A3P, the peak body for the plantation products and paper industry, has acknowledged the Australian Government’s foresight in addressing the key issue for a non-global emission trading scheme through its recognition of emissions-intensive, trade-exposed industries in the Carbon Pollution Reduction Scheme (CPRS) White Paper.
A3P is encouraged by the direction of the White Paper (released this week) which expands on the principles proposed in the Green Paper. The treatment of emission-intensive, trade-exposed industries will address some of the concerns over international competitiveness and maintain an incentive to reduce emissions. However, it is still going to impose a cost of tens of millions of dollars per year on Australia’s Pulp and Paper industry.
“The white paper is an indication that the Government has listened to the concerns we raised but the scheme is still going to come at a cost for our industry,” said Richard Stanton, CEO of A3P.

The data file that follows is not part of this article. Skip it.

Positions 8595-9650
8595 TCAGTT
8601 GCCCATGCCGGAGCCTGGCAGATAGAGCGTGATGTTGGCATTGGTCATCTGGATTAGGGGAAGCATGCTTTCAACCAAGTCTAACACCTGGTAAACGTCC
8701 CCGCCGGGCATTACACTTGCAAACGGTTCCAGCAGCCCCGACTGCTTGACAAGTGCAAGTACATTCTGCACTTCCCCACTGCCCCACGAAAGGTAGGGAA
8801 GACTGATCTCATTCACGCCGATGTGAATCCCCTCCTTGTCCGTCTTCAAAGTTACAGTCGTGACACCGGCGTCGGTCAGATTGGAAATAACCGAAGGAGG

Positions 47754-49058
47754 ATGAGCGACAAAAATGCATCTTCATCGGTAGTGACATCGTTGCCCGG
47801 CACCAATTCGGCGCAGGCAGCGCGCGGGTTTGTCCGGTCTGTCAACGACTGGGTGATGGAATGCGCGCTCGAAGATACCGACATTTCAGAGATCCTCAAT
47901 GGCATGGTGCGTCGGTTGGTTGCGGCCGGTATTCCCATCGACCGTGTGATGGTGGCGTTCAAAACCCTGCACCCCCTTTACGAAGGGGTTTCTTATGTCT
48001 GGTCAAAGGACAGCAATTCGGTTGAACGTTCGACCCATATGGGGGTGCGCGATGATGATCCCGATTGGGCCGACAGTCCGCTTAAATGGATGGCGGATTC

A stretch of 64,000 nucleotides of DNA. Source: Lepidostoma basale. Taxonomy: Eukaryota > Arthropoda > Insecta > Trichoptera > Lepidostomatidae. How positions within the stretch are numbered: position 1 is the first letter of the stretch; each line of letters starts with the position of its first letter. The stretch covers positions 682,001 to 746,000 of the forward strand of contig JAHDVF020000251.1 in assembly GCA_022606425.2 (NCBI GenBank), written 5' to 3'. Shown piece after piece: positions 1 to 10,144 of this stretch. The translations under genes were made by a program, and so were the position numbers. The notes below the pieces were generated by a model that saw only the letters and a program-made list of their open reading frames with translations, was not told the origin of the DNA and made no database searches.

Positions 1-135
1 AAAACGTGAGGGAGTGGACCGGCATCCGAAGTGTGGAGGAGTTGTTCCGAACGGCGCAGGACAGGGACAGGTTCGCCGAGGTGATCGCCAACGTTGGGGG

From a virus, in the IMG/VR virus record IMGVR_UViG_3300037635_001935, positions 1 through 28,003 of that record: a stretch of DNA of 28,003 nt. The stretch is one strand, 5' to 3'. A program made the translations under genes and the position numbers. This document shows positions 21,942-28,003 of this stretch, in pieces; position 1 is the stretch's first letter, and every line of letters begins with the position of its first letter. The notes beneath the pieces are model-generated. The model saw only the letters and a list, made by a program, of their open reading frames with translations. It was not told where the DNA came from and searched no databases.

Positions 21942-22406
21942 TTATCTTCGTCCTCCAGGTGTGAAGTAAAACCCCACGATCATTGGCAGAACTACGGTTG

“The scheme will require a major investment from business to implement the new arrangements and we are pleased to see some certainty coming to the policy environment to enable that investment.
“The option of using value-add in the calculations of emissions intensity is an improvement for activities that occur late in a production process like paper-making,” said Stanton.
A3P was also pleased the Government provided greater certainty on the threshholds for permit allocation and the reduction in permit allocation over time.
“We acknowledge the changes to the scheme outlined in the White Paper and realise that there is still a lot of detail to work through and the scheme’s passage through Parliament is going to be critical to the ultimate impact on our industry,” Stanton said.